Seeing the World Through Another’s Eyes

All bloggers start out with day jobs, unless they’re perennial introverts who won’t leave their parents’ basements. And no dig at Jung’s favorite home-bound, reflective, quiet types. I can easily count myself among them with how I get overwhelmed by people. Or maybe, that’s just an excuse for laziness I can’t shake.

I am more self-reflective than anyone I know, or can pretend to understand. This is mostly a bad thing. You’d think I’d be able to harness my emotions and turn the world into some hippie commune full of equal opportunity from high to low with the amount of perseverating I do on my own problems. Really, it’s just unhealthy and more than a little narcissistic.

It’s not that I haven’t tried to solve my own issues with thinking too hard. I’m actually attempting to circumvent negative feelings and flip that frown upside down by writing this blog entry. Though, try as I might, I just get stuck in more. I’m all sorts of angry, sad, and tired when I think more. Now, I might sound contradictory when I imply that thinking in general can be a disease of the mind. It in fact combats such things by providing self-awareness, in my view.

But there’s a right way and a wrong way to perform the action of “thinking”. While fun to explore myriad possibilities, if you go down too many rabbit holes, you can lose your way and get buried six feet under. If you focus on only one thing too long, reality blurs and your life becomes the Dadaist fog for paint millennials and Gen Z already swim through on the daily. Then there’s thinking not at all or very little, as if that organ in your head had served its evolutionary purpose long ago and now needs to die off like a mighty T-Rex’s vestiges.

There’s really no winning here, as I’ve found out. I’ve had enough experiences to know that there’s just no getting your meaning across with some people although you try, and maybe, you don’t need to. What really changed for me happened more than 10 years ago, and while I had always loved words and storytelling, I finally started to use them to be kind to myself.

Self-love is vastly overrated in modern Western society, and even in those people in the West would mock or just find silly when compared to their reality. It’s overblown; and I would say this is so purely because people don’t understand it. They think it means long, luxurious baths and racking up a heating bill higher than everyone on their block. They think it means (and I know this to be true, because I struggled with it, and on my worst days still fight to be a better me) looking inward, and seeing beauty where there is fault or folly.

What they really come out with after these binges (again, I would know, as a misinformed student of Freud’s nemesis/protégé for many years) is self-obsession, anxiety, and existential woe.

The way I began to solve this problem was, really, in hindsight, very simple. I turned my gaze away from my injured self, but only when I knew I could successfully maneuver a broken ego out of the accident scene without further damaging it. The only way I could strengthen myself was by working on myself, and that meant not pulling any punches. I cracked the whip when I became jealous. I smacked myself when I didn’t feel happy for my sister when she got a promotion.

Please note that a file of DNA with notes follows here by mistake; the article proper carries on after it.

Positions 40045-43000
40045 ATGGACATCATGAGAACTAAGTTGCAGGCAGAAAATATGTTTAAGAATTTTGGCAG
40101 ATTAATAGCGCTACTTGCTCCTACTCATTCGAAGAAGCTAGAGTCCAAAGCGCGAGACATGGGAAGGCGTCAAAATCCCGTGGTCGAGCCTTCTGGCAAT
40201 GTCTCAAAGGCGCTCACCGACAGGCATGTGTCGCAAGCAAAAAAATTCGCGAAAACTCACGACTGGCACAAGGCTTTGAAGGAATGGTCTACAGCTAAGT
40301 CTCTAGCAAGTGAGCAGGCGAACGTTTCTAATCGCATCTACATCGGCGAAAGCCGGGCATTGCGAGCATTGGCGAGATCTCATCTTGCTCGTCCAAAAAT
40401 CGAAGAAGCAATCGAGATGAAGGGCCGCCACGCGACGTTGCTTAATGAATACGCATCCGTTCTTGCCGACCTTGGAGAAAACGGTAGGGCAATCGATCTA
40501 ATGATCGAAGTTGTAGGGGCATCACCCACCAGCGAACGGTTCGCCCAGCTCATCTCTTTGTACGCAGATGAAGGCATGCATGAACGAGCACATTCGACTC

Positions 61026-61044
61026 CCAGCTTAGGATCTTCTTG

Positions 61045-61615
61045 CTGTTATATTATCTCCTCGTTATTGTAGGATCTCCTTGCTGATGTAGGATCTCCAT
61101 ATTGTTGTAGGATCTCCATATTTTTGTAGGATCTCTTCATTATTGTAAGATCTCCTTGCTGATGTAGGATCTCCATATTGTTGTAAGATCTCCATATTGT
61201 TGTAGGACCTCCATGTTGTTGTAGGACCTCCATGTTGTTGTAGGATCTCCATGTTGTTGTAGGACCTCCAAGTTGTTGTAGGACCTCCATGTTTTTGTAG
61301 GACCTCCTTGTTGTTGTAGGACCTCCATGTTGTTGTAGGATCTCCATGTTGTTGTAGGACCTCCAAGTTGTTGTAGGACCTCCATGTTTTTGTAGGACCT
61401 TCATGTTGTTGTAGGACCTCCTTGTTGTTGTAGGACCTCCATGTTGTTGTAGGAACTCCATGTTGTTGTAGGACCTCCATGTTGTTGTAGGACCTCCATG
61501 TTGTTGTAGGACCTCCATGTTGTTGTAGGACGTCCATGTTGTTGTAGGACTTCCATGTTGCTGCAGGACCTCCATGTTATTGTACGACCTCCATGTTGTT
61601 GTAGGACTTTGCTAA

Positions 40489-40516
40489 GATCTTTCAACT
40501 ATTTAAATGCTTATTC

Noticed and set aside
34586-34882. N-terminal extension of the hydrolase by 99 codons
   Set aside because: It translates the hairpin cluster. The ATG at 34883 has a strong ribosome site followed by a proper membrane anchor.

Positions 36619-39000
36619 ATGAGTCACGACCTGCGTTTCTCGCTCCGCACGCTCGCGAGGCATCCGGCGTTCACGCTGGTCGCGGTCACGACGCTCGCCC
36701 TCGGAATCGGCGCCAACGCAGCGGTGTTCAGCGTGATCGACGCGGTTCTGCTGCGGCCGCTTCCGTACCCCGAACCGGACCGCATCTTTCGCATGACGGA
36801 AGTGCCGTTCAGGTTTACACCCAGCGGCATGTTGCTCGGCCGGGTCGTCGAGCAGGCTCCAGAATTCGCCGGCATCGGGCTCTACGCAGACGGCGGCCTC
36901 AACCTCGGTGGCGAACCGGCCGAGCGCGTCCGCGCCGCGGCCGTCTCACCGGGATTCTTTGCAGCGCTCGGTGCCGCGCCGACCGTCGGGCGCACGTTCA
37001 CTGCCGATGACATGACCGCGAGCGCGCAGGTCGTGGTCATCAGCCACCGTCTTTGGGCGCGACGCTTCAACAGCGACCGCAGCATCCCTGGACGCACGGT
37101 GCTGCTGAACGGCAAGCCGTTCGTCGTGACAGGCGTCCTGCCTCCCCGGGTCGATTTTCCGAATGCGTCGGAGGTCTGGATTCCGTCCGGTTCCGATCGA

Now, I’m not a big believer in forcing happiness. But I know what to do to achieve my own personal sense of joy, and how to obtain my creature comforts. I know what I seek in a friend; I know how to resolve problems. And most of all, I have a greater sense of empathy than with which I began this journey.

However, you might be wondering, since I mentioned words, if there was anything I said to myself to make the magic stick. Positive self-talk seems all the rage these days, from what I see. Despite that, I’m here to tell you “no” – I said nothing to myself. No positive affirmations, no joyous declarations, no overrunning myself with pop psychology nonsense.

Yeah, I like MBTI and I’m not ashamed to admit it, but honestly, what is it compared to the work I’ve done on myself? The road is mine to travel. I must say though, it’s better with companions. And the person who had tagged along faithfully for most of my sojourn into growth and maturity was my mother.

Both of my parents are immensely supportive people, but it took a lot of realizations and mental whiplash to get myself to a place where I could even understand a little of their brand of love, especially my mother’s.

She is the foundation of our house. She is the dinners she cooks our little family. But, most importantly, she is the love she dishes out even when she’s weary herself and desires a good rest.

So for her sake, I love myself. Not for most “more selfish” reasons, like wanting to heal yourself to be loved, only to be thrashed again up against the rocks when your little boat runs aground on Sea Serpent Island. My mom couldn’t speak to me directly before I was born. She couldn’t look me in the face and say, “I love you because…”

She just did.

That is why I don’t tell myself I love me. I simply am. She allowed me to be, as I’m sure someone in your life in passing has done, perhaps cruelly, and definitely unintentionally.

So don’t give up. Don’t use words where words won’t do.

Don’t become a person worth $50 million if you can’t even enjoy the emptiness of the pockets of your cut-offs on a summer day.

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